Sumida pottery was created specifically for export between the late 1800s and the 1920s. It was still produced until World War II and briefly after the war.
The production is continued up until today.
It is usually heavy and covered with figures in relief. Most pieces are everyday objects such as tea pots, vases, and mugs. Japanese Sumida pottery is found in a wide variety of shapes and forms and are called by many names.
This distinct type of wares got its name from the Sumida river running near the Asakusa pottery district near Tokyo. It was near the banks of this river it was first made. The Japanese word for river is gawa, hence the name Sumidagawa. In 1924 Inuoue Ryosai III (1888-1971) moved the manufacturing site to Yokohama.
The style of applied figures on a surface with flowing glaze was invented about 1890 by the Seto potter Ryosai I, who worked in Tokyo from about 1875 to 1900.
A great number of the pieces are probably the work of a single family - Inoue Ryosai I (b. 1828), Inoue Ryosai II (b. 1860), and Inuoue Ryosai III (1888-1971).
It has, unfortunately, become common practice to attribute any signature found on Sumida ware to 'Ryosai'. Some other potters we know of were Hara Gozan, Ishiguro Koko, Sakurai Fuji and Sezan.
It is is heavy, sculpted and usually has applied three-dimensional figures. It is often embellished with glazed plaques with hand written signatures or general good luck symbols. After the move to Yokohama more colors e.g. orange were added to the wares.
The most common characteristics are items whose upper half (or less) is partially glazed with a flambé glaze or glazed with two or more colors in a splashed application. Often, the glaze has run, creating curtains or droplets. Some pieces are entirely glazed while others are bisque. Later pieces also have an unglazed background.
The applied figures range from plants, landscapes, a wide range of humans and more. Many scenes on Sumida pottery depict fables from Japanese folklore. The animal most often seen is the monkey. The monkey is a common figure in many of those fables because of their human-like actions of caring for the young, stealing and interacting with one another in a community.
In the earlier works the intricacy of the applied figures is often amazing, individual features on faces can be seen in detail. Later on, perhaps when demand required mass or faster production, the features were often drawn, with only a line for the mouth, for instance.
The marks or potters signatures can be found on the base or side of the pottery, or on a white tile affixed to the piece. Over seventy different marks are known. The marks are inscribed in kanji however, not all pieces are marked. In 1890, the McKinley Act required foreign goods to be marked with their country of origin and it was then marked "Nippon". From 1921 the government required all products to be marked in English, so "Made in Japan" for the US market and "Foreign" for the English would appear. Since this could be affixed on paper labels they could also go missing, why in effect the pieces went back to the unmarked state, except for the signatures when found.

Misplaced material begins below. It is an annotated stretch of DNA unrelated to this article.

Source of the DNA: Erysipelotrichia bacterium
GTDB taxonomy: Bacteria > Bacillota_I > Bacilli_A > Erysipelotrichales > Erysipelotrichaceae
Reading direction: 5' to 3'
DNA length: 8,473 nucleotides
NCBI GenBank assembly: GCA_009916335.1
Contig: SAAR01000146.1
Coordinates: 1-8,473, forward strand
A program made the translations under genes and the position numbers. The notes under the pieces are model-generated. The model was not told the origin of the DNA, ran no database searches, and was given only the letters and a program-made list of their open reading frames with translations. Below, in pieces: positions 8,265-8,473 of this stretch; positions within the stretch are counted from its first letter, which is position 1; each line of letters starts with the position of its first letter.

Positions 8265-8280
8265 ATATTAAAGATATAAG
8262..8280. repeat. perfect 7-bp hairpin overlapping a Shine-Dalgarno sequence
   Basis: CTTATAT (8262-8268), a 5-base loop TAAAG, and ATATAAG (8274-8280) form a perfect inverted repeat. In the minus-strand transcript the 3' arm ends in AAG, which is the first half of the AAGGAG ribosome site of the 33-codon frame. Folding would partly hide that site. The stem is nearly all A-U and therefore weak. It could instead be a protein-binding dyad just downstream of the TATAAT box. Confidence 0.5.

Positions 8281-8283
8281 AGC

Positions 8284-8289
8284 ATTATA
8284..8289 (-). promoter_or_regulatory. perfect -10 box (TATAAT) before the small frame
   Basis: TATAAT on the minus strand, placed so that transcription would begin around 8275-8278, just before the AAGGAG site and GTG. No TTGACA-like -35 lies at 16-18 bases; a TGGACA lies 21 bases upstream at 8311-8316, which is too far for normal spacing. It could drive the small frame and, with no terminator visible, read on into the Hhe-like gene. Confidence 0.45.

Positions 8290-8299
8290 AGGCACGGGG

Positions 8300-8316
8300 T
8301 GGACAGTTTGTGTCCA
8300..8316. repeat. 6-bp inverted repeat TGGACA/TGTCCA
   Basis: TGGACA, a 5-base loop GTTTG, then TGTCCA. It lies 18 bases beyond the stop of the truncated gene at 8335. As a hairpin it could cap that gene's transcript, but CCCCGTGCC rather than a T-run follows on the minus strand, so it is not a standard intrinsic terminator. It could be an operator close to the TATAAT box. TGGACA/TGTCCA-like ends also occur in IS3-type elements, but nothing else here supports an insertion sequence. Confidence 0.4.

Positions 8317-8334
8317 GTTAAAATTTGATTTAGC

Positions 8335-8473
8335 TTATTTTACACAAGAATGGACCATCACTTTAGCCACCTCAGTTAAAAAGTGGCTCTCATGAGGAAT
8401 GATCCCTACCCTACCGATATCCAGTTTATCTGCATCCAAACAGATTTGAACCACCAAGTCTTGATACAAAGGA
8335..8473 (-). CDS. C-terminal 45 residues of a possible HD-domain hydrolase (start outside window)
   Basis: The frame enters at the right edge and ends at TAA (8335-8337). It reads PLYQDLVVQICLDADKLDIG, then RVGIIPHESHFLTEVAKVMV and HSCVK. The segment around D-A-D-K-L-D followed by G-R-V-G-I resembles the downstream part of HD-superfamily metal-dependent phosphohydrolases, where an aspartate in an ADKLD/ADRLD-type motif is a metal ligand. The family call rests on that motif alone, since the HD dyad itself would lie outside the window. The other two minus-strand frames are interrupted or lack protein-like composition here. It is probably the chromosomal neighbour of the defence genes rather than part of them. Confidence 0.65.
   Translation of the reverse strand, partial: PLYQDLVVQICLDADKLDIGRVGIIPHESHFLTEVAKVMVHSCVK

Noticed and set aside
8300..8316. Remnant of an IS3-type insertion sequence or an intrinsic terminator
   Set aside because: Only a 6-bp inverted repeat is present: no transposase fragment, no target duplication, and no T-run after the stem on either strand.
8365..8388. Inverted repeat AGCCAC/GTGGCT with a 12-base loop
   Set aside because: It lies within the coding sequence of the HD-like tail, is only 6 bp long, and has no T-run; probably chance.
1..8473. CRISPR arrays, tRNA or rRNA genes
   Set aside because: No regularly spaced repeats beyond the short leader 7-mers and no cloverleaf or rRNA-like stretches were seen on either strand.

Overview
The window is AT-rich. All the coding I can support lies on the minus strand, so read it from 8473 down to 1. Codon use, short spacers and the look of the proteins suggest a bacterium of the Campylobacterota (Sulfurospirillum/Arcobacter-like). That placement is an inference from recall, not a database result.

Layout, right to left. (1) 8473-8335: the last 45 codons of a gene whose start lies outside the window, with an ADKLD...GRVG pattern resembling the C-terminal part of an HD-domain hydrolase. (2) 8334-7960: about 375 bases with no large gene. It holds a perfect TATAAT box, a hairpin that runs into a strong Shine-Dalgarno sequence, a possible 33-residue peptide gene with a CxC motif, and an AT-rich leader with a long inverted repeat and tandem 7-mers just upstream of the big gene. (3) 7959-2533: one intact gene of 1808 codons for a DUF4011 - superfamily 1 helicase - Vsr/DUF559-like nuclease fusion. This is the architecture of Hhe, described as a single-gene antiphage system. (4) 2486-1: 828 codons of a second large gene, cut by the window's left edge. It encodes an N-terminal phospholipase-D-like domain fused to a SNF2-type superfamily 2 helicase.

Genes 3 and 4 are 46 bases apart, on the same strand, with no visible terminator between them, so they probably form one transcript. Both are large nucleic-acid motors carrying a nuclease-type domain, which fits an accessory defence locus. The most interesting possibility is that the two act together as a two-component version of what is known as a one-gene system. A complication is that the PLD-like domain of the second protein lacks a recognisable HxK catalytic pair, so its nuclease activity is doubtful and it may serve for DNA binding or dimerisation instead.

Fakes are few, but they do exist. A more common problem for collectors are when pieces are presented as Sumida which are not. The first alternatives to consider is Japanese Banko and Chinese Shiwan pottery which is a quite nice heavy glazed stoneware, however it is rarely signed and, it is not Sumida.
Sumidagawa is a softer, raku pottery created in the early 1800s. Poo ware was the product of a Chinese Shiwan kiln potter Poo You-she, whose patterns were similar to those of Sumida. "Banko" was the general term given to the Japanese export or souvenir ware sold in Tokyo but is today recognized as a separate ceramic ware.
Introductory text written together with expert members of the Gotheborg Discussion Board.
|Sumida is a Japanese pottery that was made from about 1895 to 1941. Pieces are usually everyday objects-vases, jardinieres, bowls, teapots, and decorative tiles. Most pieces are decorated with heavy orange-red, blue, brown, black, green, purple or off-white glazes and is embellished with various raised three-dimensional figures and objects. In 1924 the factory was moved to Yokohama, at which time more colours - e.g. orange - was added to the wares.|
|62. This mark is one a several marks associated with Inoue Ryosai, Sumida Pottery, this mark probably late.|
|1285. This mark is one a several marks associated with Inoue Ryosai, Sumida Pottery.|
|790. Sumida gawa ware with the signature of Ban-ni.|
|1286. Sumida gawa ware with the signature of Ban-ni.|
The gotheborg.com marks page was originally initiated by a donation of marks from the collection of Karl-Hans Schneider, Euskirchen, Germany in July 2000. It has since been greatly extended by a large number of contributing collectors and members of the Gotheborg Discussion Board.